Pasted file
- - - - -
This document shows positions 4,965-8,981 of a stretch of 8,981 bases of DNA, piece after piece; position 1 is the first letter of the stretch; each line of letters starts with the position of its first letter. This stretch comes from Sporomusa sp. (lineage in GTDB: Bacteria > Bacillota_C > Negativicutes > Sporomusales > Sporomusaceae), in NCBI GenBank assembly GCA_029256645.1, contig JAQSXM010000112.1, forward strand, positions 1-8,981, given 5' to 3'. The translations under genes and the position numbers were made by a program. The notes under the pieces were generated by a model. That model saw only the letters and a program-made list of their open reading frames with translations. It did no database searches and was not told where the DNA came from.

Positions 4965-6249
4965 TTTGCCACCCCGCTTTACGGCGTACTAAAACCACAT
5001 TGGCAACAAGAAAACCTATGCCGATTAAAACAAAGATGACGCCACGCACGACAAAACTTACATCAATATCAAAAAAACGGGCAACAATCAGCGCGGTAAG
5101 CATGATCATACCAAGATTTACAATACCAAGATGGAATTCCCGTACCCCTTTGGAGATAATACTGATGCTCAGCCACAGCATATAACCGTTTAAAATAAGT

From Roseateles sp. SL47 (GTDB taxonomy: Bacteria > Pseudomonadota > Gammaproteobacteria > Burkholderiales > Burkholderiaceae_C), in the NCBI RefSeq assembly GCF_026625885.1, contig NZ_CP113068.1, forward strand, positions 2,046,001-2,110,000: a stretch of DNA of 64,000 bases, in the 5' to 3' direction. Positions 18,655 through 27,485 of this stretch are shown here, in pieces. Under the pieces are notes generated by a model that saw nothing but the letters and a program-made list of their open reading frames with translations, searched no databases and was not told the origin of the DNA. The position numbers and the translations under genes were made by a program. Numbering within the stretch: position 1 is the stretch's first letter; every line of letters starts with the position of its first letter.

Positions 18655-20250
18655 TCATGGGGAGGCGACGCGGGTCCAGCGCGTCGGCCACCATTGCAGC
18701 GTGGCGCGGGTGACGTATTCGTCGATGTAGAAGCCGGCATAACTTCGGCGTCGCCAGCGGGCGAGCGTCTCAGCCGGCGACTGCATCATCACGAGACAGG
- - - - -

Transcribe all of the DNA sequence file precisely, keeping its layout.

This document shows positions 4,965-8,981 of a stretch of 8,981 bases of DNA, piece after piece; position 1 is the first letter of the stretch; each line of letters starts with the position of its first letter. This stretch comes from Sporomusa sp. (lineage in GTDB: Bacteria > Bacillota_C > Negativicutes > Sporomusales > Sporomusaceae), in NCBI GenBank assembly GCA_029256645.1, contig JAQSXM010000112.1, forward strand, positions 1-8,981, given 5' to 3'. The translations under genes and the position numbers were made by a program. The notes under the pieces were generated by a model. That model saw only the letters and a program-made list of their open reading frames with translations. It did no database searches and was not told where the DNA came from.

Positions 4965-6249
4965 TTTGCCACCCCGCTTTACGGCGTACTAAAACCACAT
5001 TGGCAACAAGAAAACCTATGCCGATTAAAACAAAGATGACGCCACGCACGACAAAACTTACATCAATATCAAAAAAACGGGCAACAATCAGCGCGGTAAG
5101 CATGATCATACCAAGATTTACAATACCAAGATGGAATTCCCGTACCCCTTTGGAGATAATACTGATGCTCAGCCACAGCATATAACCGTTTAAAATAAGT

From Roseateles sp. SL47 (GTDB taxonomy: Bacteria > Pseudomonadota > Gammaproteobacteria > Burkholderiales > Burkholderiaceae_C), in the NCBI RefSeq assembly GCF_026625885.1, contig NZ_CP113068.1, forward strand, positions 2,046,001-2,110,000: a stretch of DNA of 64,000 bases, in the 5' to 3' direction. Positions 18,655 through 27,485 of this stretch are shown here, in pieces. Under the pieces are notes generated by a model that saw nothing but the letters and a program-made list of their open reading frames with translations, searched no databases and was not told the origin of the DNA. The position numbers and the translations under genes were made by a program. Numbering within the stretch: position 1 is the stretch's first letter; every line of letters starts with the position of its first letter.

Positions 18655-20250
18655 TCATGGGGAGGCGACGCGGGTCCAGCGCGTCGGCCACCATTGCAGC
18701 GTGGCGCGGGTGACGTATTCGTCGATGTAGAAGCCGGCATAACTTCGGCGTCGCCAGCGGGCGAGCGTCTCAGCCGGCGACTGCATCATCACGAGACAGG